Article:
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FOR PREPARING A SCIENTIFIC PAPERS
Scientific research articles provide a
method for scientists to communicate with other scientists about the
results of their research. A standard format is used for articles in which
the author presents the research in an orderly and logical manner. This
doesn't necessarily reflect the order in which you did or thought about
The formats are:
The title of a manuscript should be
specific enough to describe the contents of the paper but not so
technically to be understand by specialists only. The title should also be
understood by the intended audience.
The title should also describes the subject
matter of the article: Effect of Smoking on Academic Performance"
Sometimes a title that summarizes the
results is more effective: Students Who Smoke Get Lower Grades"
1. The person who did the work and wrote
the manuscript is generally listed as the first author of a research
2. For published articles, other people who
made substantial contributions to the work are also listed as authors
1. An abstract or summary should be
published together with a research article giving the reader a "preview"
of what is to come.
Biological abstracts. They allow other scientists to quickly scan
the large scientific literature and decide which articles they want to
read in depth. The abstract should be a less technical than the article
2. Abstract should be one paragraph with
not more than 100-250 words that summarizes the purpose, methods, results
and conclusions of the paper.
3. Abbreviations, citations or footnotes
should not be use in an abstract, It should be of simple explanation.
The introduction should summarize the relevant literature so that
the reader will understand why you are interested in the question you
asked. One to five paragraphs should be enough with sentences explaining
the specific question you ask in carrying out the experiment.
MATERIALS AND METHODS
1. The materials and methods should be
explicit with enough information to allow another scientist to repeat your
experiment. Reading other articles that have been published in the same
field of experiment will intimate you with some idea of what should be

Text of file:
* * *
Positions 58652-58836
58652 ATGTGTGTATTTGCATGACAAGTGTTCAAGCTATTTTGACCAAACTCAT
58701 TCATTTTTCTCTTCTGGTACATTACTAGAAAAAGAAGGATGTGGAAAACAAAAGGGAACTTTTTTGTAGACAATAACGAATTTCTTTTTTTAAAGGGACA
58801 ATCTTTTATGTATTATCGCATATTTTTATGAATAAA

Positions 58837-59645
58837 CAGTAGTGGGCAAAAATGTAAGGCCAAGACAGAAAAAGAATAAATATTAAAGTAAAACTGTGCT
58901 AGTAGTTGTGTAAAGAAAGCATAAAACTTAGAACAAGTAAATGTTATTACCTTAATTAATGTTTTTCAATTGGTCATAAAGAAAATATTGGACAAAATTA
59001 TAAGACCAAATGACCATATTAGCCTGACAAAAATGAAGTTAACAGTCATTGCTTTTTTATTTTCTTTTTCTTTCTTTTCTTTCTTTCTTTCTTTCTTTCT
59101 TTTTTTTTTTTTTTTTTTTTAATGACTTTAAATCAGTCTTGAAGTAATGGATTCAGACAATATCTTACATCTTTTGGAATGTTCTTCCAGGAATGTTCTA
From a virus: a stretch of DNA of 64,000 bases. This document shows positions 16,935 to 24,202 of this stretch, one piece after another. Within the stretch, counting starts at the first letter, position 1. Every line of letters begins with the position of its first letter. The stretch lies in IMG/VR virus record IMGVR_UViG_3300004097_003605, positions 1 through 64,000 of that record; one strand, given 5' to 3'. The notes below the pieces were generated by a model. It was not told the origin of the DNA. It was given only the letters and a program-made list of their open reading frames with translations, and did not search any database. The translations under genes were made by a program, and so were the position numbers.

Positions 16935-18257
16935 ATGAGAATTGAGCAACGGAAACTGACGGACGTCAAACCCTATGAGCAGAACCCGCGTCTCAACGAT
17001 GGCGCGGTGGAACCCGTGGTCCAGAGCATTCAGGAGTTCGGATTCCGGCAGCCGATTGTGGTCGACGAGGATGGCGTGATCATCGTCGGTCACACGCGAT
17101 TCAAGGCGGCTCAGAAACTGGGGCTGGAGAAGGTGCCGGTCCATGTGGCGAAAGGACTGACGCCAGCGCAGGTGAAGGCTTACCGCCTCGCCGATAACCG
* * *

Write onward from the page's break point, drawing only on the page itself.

included in this section.
2. If you have a complicated protocol, it
may helpful to include a diagram, table or flowchart to explain the
methods you used.
3. Do not put results in this section. You
may, however, include preliminary results that were used to design the
main experiment that you are reporting on. ("In a preliminary study, I
observed the owls for one week, and found that 73 % of their loco motor
activity occurred during the night, and so I conducted all subsequent
experiments between 11 pm and 6 am.")
4. Mention relevant ethical considerations.
If you used human subjects, did they consent to participate. If you used
animals, what measures did you take to minimize pain?
1. Results gotten clearly presented in this
section by the use graphs and tables if appropriate but also summarize
major findings in the text. Do NOT discuss the results or speculate as to
why something happened.
2. Appropriate methods of showing data
should be used. Data should not be manipulated.
TABLES AND FIGURES
1. If you present your data in a table or
figure, include a title describing what's in the table ("Enzyme activity
at various temperatures", not "My results".) For figure, you should also
label the x and y axes.
2. Don't use a table or graph for the sake
of "fancy". Try to summarize the information in one sentence to make the
table or graph necessary.
1. Highlight the most significant results,
but don't just repeat what you've written in the Results section. How do
these results relate to the original question? Do the data support your
hypothesis? Are your results consistent with what other investigators have
reported? If your results were unexpected, try to explain why. Is there
another way to interpret your results? What further research would be
necessary to answer the questions raised by your results? How do y our
results fit into the big picture?
2. End with a one-sentence summary of your
conclusion, emphasizing why it is relevant.
This section is optional. You can thank
those who either helped with the experiments, or made other important
contributions, such as discussing the protocol, commenting on the
manuscript, or buying you pizza.
REFERENCES (LITERATURE CITED)
There are several possible ways to organize
this section. Here is one commonly used way:
1. In the text, cite the literature in the
Scarlet (1990) thought that the gene was
present only in yeast, but it has since been identified in the platypus
(Indigo and Mauve, 1994) and wombat (Magenta et al., 1995).
2. In the References section list citations
in alphabetical order.
Indigo AC, Mauve BE (1994). Queer place for
qwerty: gene isolation from the platypus. Science 275: 1213-1214.
Magenta ST, Sepia X, Turquoise U (1995).
Wombat genetics. In: Widiculous Wombats, Violet, Q., ed. New York:
Columbia University Press. pp. 123-145.
Scarlet SL (1990). Isolation of qwerty gene
from S. cerevisae. Journal of Unusual Results 36: 26-31.
Martins AC (1999). Isolation of qwerty gene
from S. cerevisae. Journal of Unusual Results 36(2): 26-31.